Thurs­day, 8.30pm, ABC1 You may re­mem­ber Brian Cox as a pan­el­list on Q I, but he’s bet­ter known for bring­ing science to the masses via his books and BBC pro­grams. Not sur­pris­ingly, he’s also be­ing hailed as the next David At­ten­bor­ough. His tal­ent for ex­plain­ing the com­pli­cated and his love of na­ture shine in Won­ders of Life. In this the fourth episode, Cox, 45, grins his way through a trip to Aus­tralia in search of the an­swer to why size mat­ters. It starts in­nocu­ously with beau­ti­ful misty footage of a for­est of moun­tain ash trees 80m tall and more than 300 years old. Six min­utes in, it’s best to move back from the screen. That’s when, pro­tected in a cage, he meets a great white shark. ‘‘ The last time I dived was at a ma­rina in Brighton; I did see a fish,’’ he tells the cam­era just as the shark lunges. Even that doesn’t stop him grin­ning. ‘‘ Look at those teeth.’’ (Rather not.) ‘‘ So grace­ful, el­e­gant,’’ he says as the thing cir­cles for an­other go. Cox is fas­ci­nated by the speed of kan­ga­roos, the small­est mem­ber of the an­i­mal king­dom — the tri­chogramma wasp — a par­a­site that saves macadamia trees from the nut bore, and gi­ant rob­ber crabs that can crack open a co­conut. This is not, heaven help us, just an­other na­ture pro­gram; Cox does, af­ter all, bring clo­sure to a ques­tion that’s al­ways baf­fled: why don’t mel­ons bounce?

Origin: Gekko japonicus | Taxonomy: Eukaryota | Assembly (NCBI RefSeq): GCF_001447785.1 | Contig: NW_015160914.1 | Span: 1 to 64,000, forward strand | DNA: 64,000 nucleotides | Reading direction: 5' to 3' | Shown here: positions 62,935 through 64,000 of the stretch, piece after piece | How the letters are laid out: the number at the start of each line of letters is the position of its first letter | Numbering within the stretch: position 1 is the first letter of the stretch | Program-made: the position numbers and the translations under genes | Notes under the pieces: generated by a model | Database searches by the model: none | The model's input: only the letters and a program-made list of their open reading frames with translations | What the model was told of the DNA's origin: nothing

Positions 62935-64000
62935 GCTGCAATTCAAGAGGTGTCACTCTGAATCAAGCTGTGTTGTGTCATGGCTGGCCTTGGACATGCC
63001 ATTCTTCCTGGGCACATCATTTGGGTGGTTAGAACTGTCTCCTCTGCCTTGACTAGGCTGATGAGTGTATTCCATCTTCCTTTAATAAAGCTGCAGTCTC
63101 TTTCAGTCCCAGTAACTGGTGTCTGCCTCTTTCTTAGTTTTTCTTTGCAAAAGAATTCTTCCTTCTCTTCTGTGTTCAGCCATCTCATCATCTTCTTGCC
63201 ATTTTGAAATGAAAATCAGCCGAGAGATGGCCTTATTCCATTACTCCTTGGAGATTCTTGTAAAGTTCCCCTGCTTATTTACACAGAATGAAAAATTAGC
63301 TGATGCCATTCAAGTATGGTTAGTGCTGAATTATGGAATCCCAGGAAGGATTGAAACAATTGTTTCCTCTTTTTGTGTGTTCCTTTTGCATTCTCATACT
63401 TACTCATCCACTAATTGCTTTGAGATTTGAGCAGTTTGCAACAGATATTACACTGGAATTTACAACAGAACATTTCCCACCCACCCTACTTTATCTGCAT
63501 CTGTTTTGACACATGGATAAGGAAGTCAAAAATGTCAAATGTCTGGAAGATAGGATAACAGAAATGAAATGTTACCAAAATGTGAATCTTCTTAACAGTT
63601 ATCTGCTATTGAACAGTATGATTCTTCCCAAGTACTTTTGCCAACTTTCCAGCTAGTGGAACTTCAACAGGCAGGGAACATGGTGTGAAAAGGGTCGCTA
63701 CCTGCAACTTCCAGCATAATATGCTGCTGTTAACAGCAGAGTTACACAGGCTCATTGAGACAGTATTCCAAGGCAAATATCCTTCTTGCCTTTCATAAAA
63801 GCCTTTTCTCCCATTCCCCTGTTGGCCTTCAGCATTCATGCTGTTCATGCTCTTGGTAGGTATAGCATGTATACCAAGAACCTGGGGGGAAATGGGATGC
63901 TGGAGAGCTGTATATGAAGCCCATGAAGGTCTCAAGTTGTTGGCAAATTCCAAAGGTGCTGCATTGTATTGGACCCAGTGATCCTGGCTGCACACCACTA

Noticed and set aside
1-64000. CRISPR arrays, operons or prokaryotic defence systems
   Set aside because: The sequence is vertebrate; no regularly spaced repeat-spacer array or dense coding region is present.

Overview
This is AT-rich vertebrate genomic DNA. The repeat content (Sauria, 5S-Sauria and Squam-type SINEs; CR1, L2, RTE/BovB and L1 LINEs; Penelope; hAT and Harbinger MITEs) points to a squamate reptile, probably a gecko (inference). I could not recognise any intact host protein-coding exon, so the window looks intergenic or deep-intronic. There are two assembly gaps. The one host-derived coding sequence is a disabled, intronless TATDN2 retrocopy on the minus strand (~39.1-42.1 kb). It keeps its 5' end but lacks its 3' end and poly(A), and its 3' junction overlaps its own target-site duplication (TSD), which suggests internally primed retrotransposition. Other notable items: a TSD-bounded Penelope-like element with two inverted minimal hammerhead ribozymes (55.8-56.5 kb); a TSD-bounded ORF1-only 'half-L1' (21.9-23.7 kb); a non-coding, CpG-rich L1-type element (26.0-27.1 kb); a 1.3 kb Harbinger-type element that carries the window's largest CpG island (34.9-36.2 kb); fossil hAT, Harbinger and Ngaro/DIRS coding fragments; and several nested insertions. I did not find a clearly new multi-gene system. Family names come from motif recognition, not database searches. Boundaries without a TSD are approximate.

The Rise and Fall of Ver­sailles

Fri­day, 8.30pm, SBS One Fran­cophile or not, this is a must watch if only for the scenes filmed in the fab­u­lous state rooms, bed­rooms and gar­dens of one of the won­ders of the world, the glo­ri­ous Ver­sailles palace (which ap­par­ently stank to high heaven back then, thanks to un­washed bod­ies and food scraps). The se­ries ex­am­ines the lives of France’s three most fa­mous monar­chs and their in­flu­ence on so­ci­ety be­tween 1643 and 1792. Us­ing re-en­act­ments with com­men­tary by such ex­perts as writer An­to­nia Fraser, Count­down to Rev­o­lu­tion charts the fi­nal days of the Bour­bon dy­nasty un­der the ill-fated Louis XVI and Marie An­toinette.


Fri­day, 8.30pm, ABC1 An­other su­perb Bri­tish mys­tery se­ries, this one, star­ring David Ten­nant of Doc­tor Who fame, is set around the cliffs near Brid­port in Dorset. Danny La­timer, 11, has been found dead on the beach early one morn­ing; nat­u­rally his par­ents are dis­traught but could Dad, shifty about why he was in the area about the time of Danny’s dis­ap­pear­ance, be the bad guy, or is it Danny’s older sis­ter, who also has some­thing to hide? There are, ap­par­ently, clues in each of the six episodes, but at this stage it’s hard to guess who­dunit. Even Ten­nant’s char­ac­ter, De­tec­tive In­spec­tor Alec Hardy, has a murky past. He makes a great foil for his re­luc­tant col­league El­lie (Olivia Col­man, Black Books, The Of­fice), who is trou­bled by his as­cen­dancy in the force over her own. Slith­ery high-fly­ing city re­porter Karen gives new mean­ing to the word ma­nip­u­la­tive. Lit­tle won­der this beau­ti­fully shot se­ries has won mil­lions of fans.